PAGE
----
The question "why" is open to some speculation when the scriptures are silent on certain reasons, but it helps to be able to empathize with the events of the time, and to walk with them in their shoes with as much information as we can pull together. The two main reasons offered by the commentaries center around sorrow for John's death, and avoiding a meeting with Herod which might have resulted in the wrong time and place for Jesus' own death.
The parallel accounts of this are Mark 6:30-44; Luke 9:10-17; and John 6:1-24.
Ellicott's Commentary at Matt. 14:13,
"(13) When Jesus heard of it.—We may, I think reverently trace as the motives of this withdrawal, (1) the strong personal emotion which the death of one whom Jesus had known and loved could not fail to cause, and (2) the wish to avoid being the centre of the popular excitement which the death of John was likely to cause, and which we know, as a matter of fact (Jos. Ant. xviii. 5, § 2), was so strong that men looked on all the subsequent troubles of Antipas and his wife as a retributive judgment for it. This was, indeed, sufficiently shown by the eagerness with which the people followed Him into His retirement. Two other circumstances, named by the other Evangelists, tended to increase the crowd that thronged around Him. (1) The Twelve had just returned from their missionary circuit (Mark 6:30-31; Luke 9:10), and it was, indeed, partly to give them, too, an interval of repose that He thus withdrew from His public work; and (2) the Passover was coming on (John 6:4), and all the roads of Galilee were thronged with companies of pilgrims hastening to keep the feast at Jerusalem." Source: Biblehub
Jamieson-Faussett-Brown on Mark 6:30-44,
"30. And the apostles gathered themselves together—probably at Capernaum, on returning from their mission (Mr 6:7-13).
and told him all things, both what they had done, and what they had taught—Observe the various reasons He had for crossing to the other side. First, Matthew (Mt 14:13) says, that "when Jesus heard" of the murder of His faithful forerunner—from those attached disciples of his who had taken up his body and laid it in a sepulchre (see on Mr 6:29)—"He departed by ship into a desert place apart"; either to avoid some apprehended consequences to Himself, arising from the Baptist's death (Mt 10:23), or more probably to be able to indulge in those feelings which that affecting event had doubtless awakened, and to which the bustle of the multitude around Him was very unfavorable. Next, since He must have heard the report of the Twelve with the deepest interest, and probably with something of the emotion which He experienced on the return of the Seventy (see on Lu 10:17-22), He sought privacy for undisturbed reflection on this begun preaching and progress of His kingdom. Once more, He was wearied with the multitude of "comers and goers"—depriving Him even of leisure enough to take His food—and wanted rest: "Come ye yourselves apart into a desert place, and rest a while," &c. Under the combined influence of all these considerations, our Lord sought this change." Source: Biblehub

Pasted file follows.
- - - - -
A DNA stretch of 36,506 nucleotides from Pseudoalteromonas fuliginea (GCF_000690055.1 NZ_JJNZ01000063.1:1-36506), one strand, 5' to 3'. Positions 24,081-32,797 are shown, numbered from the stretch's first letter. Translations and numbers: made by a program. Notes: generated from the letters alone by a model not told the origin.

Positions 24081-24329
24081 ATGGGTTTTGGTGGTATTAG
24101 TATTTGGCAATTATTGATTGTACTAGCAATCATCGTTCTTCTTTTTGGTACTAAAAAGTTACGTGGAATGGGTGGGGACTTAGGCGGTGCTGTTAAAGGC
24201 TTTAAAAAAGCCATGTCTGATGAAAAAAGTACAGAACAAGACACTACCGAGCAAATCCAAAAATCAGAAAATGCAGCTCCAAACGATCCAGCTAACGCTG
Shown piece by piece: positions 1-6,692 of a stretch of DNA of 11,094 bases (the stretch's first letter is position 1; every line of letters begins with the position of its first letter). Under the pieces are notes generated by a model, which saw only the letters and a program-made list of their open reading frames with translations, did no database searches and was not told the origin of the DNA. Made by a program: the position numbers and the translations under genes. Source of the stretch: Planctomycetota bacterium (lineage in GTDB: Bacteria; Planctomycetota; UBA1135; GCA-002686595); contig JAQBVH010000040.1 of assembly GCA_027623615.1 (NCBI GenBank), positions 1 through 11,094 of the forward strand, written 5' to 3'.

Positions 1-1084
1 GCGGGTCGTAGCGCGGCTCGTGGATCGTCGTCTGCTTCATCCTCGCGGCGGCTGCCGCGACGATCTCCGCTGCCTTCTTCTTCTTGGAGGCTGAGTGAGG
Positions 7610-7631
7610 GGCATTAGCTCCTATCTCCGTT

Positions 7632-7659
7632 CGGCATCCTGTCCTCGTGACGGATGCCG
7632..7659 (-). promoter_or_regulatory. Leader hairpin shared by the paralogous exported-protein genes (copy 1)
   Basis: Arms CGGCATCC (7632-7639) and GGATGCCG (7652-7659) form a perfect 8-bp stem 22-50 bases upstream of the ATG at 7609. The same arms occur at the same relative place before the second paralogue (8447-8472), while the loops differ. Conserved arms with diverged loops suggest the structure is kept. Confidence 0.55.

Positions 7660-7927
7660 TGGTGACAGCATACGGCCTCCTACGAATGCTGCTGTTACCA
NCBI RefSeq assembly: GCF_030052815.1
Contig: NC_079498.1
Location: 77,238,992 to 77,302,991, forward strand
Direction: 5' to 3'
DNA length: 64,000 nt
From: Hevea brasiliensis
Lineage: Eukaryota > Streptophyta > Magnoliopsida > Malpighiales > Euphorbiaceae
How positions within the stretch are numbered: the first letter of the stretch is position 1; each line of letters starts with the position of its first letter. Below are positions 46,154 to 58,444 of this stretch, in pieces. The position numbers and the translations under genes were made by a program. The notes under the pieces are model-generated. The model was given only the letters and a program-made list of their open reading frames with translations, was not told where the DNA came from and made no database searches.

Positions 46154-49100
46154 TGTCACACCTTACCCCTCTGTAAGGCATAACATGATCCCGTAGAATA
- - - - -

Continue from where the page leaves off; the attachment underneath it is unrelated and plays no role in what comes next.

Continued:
Ellicott's reference to Josephus' Antiquities XVIII, 5.2 offers a few insights on the Jews' reaction to John's death.
"2. Now some of the Jews thought that the destruction of Herod's army came from God, and that very justly, as a punishment of what he did against John, that was called the Baptist: for Herod slew him, who was a good man, and commanded the Jews to exercise virtue, both as to righteousness towards one another, and piety towards God, and so to come to baptism; for that the washing [with water] would be acceptable to him, if they made use of it, not in order to the putting away [or the remission] of some sins [only], but for the purification of the body; supposing still that the soul was thoroughly purified beforehand by righteousness. Now when [many] others came in crowds about him, for they were very greatly moved [or pleased] by hearing his words, Herod, who feared lest the great influence John had over the people might put it into his power and inclination to raise a rebellion, (for they seemed ready to do any thing he should advise,) thought it best, by putting him to death, to prevent any mischief he might cause, and not bring himself into difficulties, by sparing a man who might make him repent of it when it would be too late. Accordingly he was sent a prisoner, out of Herod's suspicious temper, to Macherus, the castle I before mentioned, and was there put to death. Now the Jews had an opinion that the destruction of this army was sent as a punishment upon Herod, and a mark of God's displeasure to him." Source: Josephus Antiquities
So, Herod's guilt over John's death, and his fear that Jesus was John risen from the dead (Matt. 14:2) motivated him to seek out Jesus. And, such a meeting at that time might have resulted in another death sentence which would not have been the one prophesied for the Lamb slain from the foundation of the world (Psa. 22:16, 18; 69:21; Isa. 50:6; 52:14; 53:7; Zech. 11:12; 12:10; Rev. 13:8)
But, we should remember that John was also Jesus' cousin (kin), a family member (1), a brother in the work, and a precious soul to Christ.
"Truly, I say to you, among those born of women there has risen no one greater than John the Baptist;..." (Matt. 11:11, RSV)
Jesus would not be concerned over John's soul as He knew where John was, but the violence and method of John's death is still a horrible event that causes pain and sorrow in our hearts even today.
1) Mary was a cousin of kinswoman to Elizabeth - See Apologetics Press, "How Were Mary and Elizabeth Related" here